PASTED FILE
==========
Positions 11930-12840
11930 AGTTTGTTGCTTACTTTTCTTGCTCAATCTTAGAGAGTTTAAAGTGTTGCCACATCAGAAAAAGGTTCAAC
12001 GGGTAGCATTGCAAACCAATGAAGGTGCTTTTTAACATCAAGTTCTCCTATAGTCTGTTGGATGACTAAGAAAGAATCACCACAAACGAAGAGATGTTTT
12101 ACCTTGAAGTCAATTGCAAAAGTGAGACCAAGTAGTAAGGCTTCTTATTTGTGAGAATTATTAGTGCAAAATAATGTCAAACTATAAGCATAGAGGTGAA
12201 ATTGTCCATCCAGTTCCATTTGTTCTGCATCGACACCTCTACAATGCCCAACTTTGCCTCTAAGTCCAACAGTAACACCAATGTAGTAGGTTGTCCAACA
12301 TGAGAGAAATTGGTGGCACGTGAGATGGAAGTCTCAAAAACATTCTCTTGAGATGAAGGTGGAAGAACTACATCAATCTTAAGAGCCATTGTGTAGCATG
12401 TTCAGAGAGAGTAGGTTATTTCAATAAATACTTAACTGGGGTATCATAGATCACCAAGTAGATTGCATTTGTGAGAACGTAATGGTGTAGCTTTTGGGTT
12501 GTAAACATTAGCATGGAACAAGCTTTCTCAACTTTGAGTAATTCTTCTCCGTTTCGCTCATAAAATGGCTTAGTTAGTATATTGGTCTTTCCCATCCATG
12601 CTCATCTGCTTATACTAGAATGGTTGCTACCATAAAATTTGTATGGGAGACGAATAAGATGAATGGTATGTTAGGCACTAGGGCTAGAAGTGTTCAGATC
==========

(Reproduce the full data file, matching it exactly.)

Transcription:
Positions 11930-12840
11930 AGTTTGTTGCTTACTTTTCTTGCTCAATCTTAGAGAGTTTAAAGTGTTGCCACATCAGAAAAAGGTTCAAC
12001 GGGTAGCATTGCAAACCAATGAAGGTGCTTTTTAACATCAAGTTCTCCTATAGTCTGTTGGATGACTAAGAAAGAATCACCACAAACGAAGAGATGTTTT
12101 ACCTTGAAGTCAATTGCAAAAGTGAGACCAAGTAGTAAGGCTTCTTATTTGTGAGAATTATTAGTGCAAAATAATGTCAAACTATAAGCATAGAGGTGAA
12201 ATTGTCCATCCAGTTCCATTTGTTCTGCATCGACACCTCTACAATGCCCAACTTTGCCTCTAAGTCCAACAGTAACACCAATGTAGTAGGTTGTCCAACA
12301 TGAGAGAAATTGGTGGCACGTGAGATGGAAGTCTCAAAAACATTCTCTTGAGATGAAGGTGGAAGAACTACATCAATCTTAAGAGCCATTGTGTAGCATG
12401 TTCAGAGAGAGTAGGTTATTTCAATAAATACTTAACTGGGGTATCATAGATCACCAAGTAGATTGCATTTGTGAGAACGTAATGGTGTAGCTTTTGGGTT
12501 GTAAACATTAGCATGGAACAAGCTTTCTCAACTTTGAGTAATTCTTCTCCGTTTCGCTCATAAAATGGCTTAGTTAGTATATTGGTCTTTCCCATCCATG
12601 CTCATCTGCTTATACTAGAATGGTTGCTACCATAAAATTTGTATGGGAGACGAATAAGATGAATGGTATGTTAGGCACTAGGGCTAGAAGTGTTCAGATC